This arti­cle is part 6 of 10 in the series The Chicago/Watseka Payback

I hat­ed being placed in this posi­tion.  On the one hand, I would be deal­ing with a “bad guy” and the son of a black­mail­er — one who had not hes­i­tat­ed to kill over two hun­dred peo­ple in a stu­pid act of revenge — though I would not vis­it the sins of the father on the son.  On the oth­er hand, he was appar­ent­ly a fam­i­ly man, and that real­ly com­pli­cat­ed my assess­ment of the options.

I reviewed the fold­er that L.T.  had giv­en me.  It con­tained pre­cious lit­tle info on the man; his name was Mitchell Wenger and he lived on Hays Street in Watseka.  There were a num­ber of not-too-clear pho­tos of the man, who appeared to be slight­ly bald­ing and some­what over­weight, in his late thir­ties or ear­ly forties.

There were also a cou­ple of pho­tos of his wife, a pleas­ant-look­ing lady with light-col­ored hair and a slight build.  Oddly, most of the pho­tos of her seemed to show a some­what pen­sive per­son.  There was also a pho­to of the wife and the son.  The smiles on both their faces were some­what wist­ful, even sad.  Most peo­ple have to force a smile for a pho­to­graph.  There was some­thing dif­fer­ent about these.

I deter­mined that I would have to go to Watseka and do my usu­al sur­veil­lance to try to dis­cov­er the move­ments and habits of Wenger.  I was unwill­ing to deter­mine at this point what my final action would be.  What I dis­cov­ered in Watseka would influ­ence that deci­sion but this was one time when I could truth­ful­ly say that I had lit­tle appetite for ter­mi­nat­ing anoth­er human being.

The rest of the day fol­low­ing my meet­ing with L.T. was a rest­less peri­od.  After review­ing the Wenger port­fo­lio in my room at the Drake, I ven­tured out onto Walton Avenue in the face of a driz­zling, gray day and wan­dered down the street with­out much pur­pose.  By the time I was drenched from the driz­zle I passed a men’s cloth­ing store and entered with the intent of pur­chas­ing an umbrel­la — which I had failed to bring with me — or, at least, a hat.

The cloth­ing store was a nice upscale estab­lish­ment, obvi­ous­ly cater­ing to men who would be stay­ing at one of the many hotels in the area. I quick­ly found a nice wool patch­work cap made in Scotland.

The brief stint in the store had raised my spir­its some­what and I short­ly head­ed back onto the street.  It was now get­ting on toward evening and I walked the street look­ing for a place to have din­ner. After that, I would return to the Drake, fin­ish the evening with a copy of the Tribune, and make ready to leave for Watseka in the morning.

My mean­der­ing left me at the Rosebud Steakhouse, where I had a boun­teous meal of baby back ribs and some won­der­ful hot bread lubri­cat­ed with a cou­ple of glass­es of Pinot Noir.  I’m sure the meal would have been more enjoy­able had it not been inter­spersed with peri­ods of think­ing about a fam­i­ly in Watseka whose lives were about to be pos­si­bly inter­rupt­ed by violence.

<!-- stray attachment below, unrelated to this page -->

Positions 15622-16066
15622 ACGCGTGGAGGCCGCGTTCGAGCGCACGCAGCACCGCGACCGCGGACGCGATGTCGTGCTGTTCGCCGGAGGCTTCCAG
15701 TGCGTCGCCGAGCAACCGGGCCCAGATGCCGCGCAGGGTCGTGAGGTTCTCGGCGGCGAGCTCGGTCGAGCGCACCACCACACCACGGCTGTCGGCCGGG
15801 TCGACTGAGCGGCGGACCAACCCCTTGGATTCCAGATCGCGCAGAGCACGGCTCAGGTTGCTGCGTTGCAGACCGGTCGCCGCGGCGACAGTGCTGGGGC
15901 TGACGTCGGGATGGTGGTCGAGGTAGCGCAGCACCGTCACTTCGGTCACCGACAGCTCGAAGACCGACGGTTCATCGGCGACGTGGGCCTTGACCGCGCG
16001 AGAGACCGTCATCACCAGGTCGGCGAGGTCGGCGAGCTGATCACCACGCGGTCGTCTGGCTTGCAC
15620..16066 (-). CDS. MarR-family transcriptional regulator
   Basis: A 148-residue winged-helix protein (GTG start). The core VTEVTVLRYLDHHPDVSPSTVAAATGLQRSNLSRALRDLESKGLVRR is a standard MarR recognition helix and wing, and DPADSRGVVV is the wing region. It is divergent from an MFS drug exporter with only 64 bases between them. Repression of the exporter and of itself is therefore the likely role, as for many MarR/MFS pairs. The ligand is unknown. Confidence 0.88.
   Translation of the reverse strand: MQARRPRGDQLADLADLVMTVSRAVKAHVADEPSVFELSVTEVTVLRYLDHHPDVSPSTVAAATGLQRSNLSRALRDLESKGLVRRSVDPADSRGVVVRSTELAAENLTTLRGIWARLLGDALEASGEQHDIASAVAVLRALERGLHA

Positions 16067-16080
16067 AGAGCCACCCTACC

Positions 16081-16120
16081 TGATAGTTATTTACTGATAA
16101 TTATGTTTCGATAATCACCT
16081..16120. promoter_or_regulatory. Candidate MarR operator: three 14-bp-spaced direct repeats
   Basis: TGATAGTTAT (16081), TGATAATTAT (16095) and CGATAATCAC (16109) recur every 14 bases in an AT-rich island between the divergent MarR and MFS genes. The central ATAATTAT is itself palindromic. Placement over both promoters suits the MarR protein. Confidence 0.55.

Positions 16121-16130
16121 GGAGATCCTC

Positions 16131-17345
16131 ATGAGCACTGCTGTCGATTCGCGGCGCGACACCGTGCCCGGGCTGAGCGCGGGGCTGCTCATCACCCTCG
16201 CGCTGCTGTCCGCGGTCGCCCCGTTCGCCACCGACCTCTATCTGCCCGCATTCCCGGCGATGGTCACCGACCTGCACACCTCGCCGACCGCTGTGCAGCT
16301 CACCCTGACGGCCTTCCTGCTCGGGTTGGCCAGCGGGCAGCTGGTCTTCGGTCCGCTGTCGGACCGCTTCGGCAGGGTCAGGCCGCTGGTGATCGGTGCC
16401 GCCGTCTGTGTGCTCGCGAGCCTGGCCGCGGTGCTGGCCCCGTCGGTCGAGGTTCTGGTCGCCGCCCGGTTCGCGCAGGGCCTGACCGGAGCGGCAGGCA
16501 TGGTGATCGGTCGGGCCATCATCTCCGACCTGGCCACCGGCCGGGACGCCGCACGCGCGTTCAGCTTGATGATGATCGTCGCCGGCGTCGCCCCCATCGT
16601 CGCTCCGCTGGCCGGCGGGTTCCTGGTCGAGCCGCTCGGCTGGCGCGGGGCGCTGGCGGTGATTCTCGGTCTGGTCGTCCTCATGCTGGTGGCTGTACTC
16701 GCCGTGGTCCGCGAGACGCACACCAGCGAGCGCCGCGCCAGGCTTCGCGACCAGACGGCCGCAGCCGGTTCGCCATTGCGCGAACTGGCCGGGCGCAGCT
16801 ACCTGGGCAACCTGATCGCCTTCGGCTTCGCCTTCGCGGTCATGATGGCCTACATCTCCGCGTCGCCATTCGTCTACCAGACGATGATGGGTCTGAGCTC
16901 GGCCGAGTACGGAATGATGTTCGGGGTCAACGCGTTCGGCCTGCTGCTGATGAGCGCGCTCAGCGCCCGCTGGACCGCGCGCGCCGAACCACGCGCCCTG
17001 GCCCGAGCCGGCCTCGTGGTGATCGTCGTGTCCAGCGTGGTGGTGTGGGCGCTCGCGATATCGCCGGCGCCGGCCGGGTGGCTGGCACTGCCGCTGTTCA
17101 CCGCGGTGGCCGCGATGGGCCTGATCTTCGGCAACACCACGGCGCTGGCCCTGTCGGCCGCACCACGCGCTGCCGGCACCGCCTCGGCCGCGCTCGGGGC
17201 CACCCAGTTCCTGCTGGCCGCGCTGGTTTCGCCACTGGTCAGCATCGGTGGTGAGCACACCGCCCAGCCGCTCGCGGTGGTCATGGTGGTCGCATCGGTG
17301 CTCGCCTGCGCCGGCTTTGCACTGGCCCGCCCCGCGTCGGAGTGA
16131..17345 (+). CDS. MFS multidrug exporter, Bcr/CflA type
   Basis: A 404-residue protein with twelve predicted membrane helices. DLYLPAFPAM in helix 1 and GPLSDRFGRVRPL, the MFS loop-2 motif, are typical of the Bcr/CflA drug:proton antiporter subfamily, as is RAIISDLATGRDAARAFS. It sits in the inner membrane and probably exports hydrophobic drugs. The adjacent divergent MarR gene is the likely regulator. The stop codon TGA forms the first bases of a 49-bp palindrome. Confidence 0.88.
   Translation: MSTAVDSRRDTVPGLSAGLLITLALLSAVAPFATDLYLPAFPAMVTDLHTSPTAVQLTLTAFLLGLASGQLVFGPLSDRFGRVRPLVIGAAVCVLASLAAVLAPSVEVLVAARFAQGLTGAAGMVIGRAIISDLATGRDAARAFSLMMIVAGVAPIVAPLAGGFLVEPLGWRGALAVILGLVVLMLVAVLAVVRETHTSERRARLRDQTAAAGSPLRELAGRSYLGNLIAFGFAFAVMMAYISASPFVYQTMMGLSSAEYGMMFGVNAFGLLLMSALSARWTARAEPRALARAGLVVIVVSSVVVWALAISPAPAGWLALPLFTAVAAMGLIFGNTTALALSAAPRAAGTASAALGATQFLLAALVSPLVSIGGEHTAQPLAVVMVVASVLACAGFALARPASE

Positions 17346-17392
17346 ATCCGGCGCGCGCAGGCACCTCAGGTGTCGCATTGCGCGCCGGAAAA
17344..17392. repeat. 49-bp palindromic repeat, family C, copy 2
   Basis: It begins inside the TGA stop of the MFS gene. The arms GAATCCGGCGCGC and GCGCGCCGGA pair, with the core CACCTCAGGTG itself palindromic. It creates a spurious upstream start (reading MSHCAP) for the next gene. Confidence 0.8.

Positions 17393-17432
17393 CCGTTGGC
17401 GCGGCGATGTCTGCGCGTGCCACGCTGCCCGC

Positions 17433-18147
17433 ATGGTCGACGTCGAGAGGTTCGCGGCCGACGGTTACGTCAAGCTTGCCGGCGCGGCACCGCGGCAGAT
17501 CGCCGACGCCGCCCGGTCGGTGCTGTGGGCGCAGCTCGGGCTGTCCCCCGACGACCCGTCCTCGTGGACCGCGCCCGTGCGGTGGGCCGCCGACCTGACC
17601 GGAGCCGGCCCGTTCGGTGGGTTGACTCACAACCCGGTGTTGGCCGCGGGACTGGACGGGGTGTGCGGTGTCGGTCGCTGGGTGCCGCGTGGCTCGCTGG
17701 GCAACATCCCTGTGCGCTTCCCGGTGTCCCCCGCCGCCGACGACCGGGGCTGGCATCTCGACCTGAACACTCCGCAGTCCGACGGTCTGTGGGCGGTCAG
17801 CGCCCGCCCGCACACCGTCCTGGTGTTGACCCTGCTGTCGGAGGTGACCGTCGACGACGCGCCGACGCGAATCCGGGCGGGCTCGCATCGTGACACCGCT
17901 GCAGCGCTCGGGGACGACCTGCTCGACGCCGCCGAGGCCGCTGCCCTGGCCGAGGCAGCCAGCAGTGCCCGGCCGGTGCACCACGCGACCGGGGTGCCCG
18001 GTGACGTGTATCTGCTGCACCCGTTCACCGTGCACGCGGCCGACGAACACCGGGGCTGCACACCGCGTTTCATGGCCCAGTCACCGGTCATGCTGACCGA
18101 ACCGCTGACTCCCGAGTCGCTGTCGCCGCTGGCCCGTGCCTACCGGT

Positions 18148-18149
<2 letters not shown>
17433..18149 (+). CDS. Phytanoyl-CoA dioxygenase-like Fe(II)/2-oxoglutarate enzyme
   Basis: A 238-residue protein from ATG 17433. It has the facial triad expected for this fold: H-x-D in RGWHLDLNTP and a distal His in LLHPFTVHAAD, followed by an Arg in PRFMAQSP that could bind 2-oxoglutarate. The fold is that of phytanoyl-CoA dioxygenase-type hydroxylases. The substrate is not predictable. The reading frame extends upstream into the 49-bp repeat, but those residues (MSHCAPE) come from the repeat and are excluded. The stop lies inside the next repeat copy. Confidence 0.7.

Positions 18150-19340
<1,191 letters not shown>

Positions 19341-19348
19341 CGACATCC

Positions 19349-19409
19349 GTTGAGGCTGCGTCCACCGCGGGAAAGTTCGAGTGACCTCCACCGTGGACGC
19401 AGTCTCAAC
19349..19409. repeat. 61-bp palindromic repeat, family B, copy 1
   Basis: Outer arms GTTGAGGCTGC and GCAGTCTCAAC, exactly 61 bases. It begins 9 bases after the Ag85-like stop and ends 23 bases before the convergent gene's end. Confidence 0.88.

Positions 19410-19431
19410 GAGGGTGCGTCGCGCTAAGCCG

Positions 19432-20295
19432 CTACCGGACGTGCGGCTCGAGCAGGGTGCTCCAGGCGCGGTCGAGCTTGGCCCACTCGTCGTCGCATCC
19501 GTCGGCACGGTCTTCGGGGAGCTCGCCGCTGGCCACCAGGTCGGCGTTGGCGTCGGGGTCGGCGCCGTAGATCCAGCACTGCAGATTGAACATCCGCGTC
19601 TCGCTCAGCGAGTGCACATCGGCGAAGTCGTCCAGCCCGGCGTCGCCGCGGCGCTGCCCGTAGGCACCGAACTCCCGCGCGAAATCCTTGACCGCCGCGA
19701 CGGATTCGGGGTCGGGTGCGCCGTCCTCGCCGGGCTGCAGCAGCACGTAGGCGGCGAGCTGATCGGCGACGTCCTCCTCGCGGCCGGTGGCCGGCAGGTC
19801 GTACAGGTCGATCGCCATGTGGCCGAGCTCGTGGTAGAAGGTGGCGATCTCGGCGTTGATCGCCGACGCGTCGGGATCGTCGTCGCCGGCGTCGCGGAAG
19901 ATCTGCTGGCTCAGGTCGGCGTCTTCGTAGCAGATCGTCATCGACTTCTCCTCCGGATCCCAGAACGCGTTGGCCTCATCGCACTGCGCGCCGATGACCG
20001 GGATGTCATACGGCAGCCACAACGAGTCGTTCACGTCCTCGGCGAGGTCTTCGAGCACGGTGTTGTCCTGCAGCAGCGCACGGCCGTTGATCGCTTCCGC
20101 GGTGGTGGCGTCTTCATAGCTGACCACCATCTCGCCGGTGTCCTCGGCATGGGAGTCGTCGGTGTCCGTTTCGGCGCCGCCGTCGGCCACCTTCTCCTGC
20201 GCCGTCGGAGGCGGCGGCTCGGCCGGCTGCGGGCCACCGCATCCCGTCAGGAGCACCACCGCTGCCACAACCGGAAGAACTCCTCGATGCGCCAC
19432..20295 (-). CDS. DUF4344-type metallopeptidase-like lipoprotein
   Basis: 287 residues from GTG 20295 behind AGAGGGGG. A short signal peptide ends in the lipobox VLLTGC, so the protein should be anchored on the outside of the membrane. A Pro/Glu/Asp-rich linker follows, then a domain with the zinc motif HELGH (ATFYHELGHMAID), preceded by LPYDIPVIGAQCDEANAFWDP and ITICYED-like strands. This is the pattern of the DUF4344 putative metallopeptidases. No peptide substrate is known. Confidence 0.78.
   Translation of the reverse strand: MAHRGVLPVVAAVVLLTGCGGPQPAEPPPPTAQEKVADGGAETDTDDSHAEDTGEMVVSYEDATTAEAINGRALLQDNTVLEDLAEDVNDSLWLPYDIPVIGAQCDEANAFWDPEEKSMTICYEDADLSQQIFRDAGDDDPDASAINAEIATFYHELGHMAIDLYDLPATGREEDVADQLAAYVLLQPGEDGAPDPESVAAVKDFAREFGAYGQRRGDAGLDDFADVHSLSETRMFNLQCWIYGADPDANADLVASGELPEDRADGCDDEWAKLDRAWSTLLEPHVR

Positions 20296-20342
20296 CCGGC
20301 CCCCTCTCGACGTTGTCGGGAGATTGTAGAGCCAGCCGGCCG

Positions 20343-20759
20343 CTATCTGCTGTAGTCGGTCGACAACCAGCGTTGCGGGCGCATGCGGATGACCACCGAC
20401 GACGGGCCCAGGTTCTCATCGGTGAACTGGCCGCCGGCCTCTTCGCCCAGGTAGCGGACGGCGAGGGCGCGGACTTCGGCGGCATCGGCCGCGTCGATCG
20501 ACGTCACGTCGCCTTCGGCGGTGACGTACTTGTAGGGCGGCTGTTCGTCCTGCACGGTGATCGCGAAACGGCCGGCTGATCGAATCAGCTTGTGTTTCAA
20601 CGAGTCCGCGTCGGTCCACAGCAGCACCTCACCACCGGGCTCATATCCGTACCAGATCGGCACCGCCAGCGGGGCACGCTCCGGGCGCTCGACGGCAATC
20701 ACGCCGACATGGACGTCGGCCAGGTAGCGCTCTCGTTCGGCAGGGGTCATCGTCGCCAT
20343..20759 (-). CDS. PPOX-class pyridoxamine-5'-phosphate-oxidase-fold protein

Back at the Drake I entered the lob­by and approached the recep­tion desk to let the clerk there know that I would be check­ing out the next morn­ing imme­di­ate­ly after break­fast.  He said that he would leave a mes­sage for the day staff so that my bill would be ready.

I’m usu­al­ly a pret­ty sound sleep­er and fall asleep rather effort­less­ly, but that night was dif­fer­ent.  Despite a phys­i­cal tired­ness from all the day’s activ­i­ties, I lay in bed for near­ly two hours before falling into a rest­less slum­ber, punc­tu­at­ed with a panoply of dreams, most of which I could­n’t remem­ber imme­di­ate­ly after awakening.

The driz­zle of the pre­vi­ous day had stopped and the sun was just ris­ing as I awoke.  It looked like the day was going to be fair, but the ear­ly morn­ing local TV weath­er fore­cast not­ed that a high-pres­sure front had moved through the area overnight and the day would be clear but cold.

Not hav­ing to dri­ve to Watseka in rain or driz­zle was a wel­come relief as I show­ered and pre­pared myself for the day.  The beard was left untouched; I was begin­ning to admire the calm, sophis­ti­cat­ed air it impart­ed, despite some obvi­ous out­crop­pings of gray that tinged it.  Maybe Jim, the mail­man, was­n’t far off the mark after all.  I real­ly was becom­ing an “elder.”

After pack­ing my bag — I had only brought one with me for this short stay — I head­ed down to the lob­by and the recep­tion desk.  I gave the clerk my name and asked her to please stow my bag while I had break­fast.  As she rolled the bag to a secure room behind the counter, I walked over to the restau­rant to have my last meal in Chicago, which turned out to be eggs Benedict, toast and mar­malade, and Canadian bacon, with sev­er­al hefty dos­es of steam­ing hot cof­fee.  The ques­tion of where my next meal would be briefly crossed my mind.

I stopped in the men’s restroom before col­lect­ing my bag and pay­ing the hotel bill.  Coffee some­times goes right through me and I was­n’t sure how long the dri­ve to Watseka would take or where I might find a rest stop along the way.

Exiting the hotel lob­by into a bright sun­shiny day was, in a sense, some­what uplift­ing, and the chilly breeze com­ing off the lake was refresh­ing as I head­ed to my car.

The ear­ly morn­ing traf­fic car­ry­ing peo­ple to their jobs had dis­si­pat­ed by the time I pulled onto Walton Avenue and head­ed west to con­nect with Interstate 57 south which would take me to U.S. 80 and then back east to Watseka.

It is less than one hun­dred miles from Chicago to Watseka.  Getting there should take no more than two-and-a-half hours.

  • Chuck Witt

    Chuck is a retired archi­tect, a for­mer news­pa­per colum­nist, and a life­long res­i­dent of Winchester.

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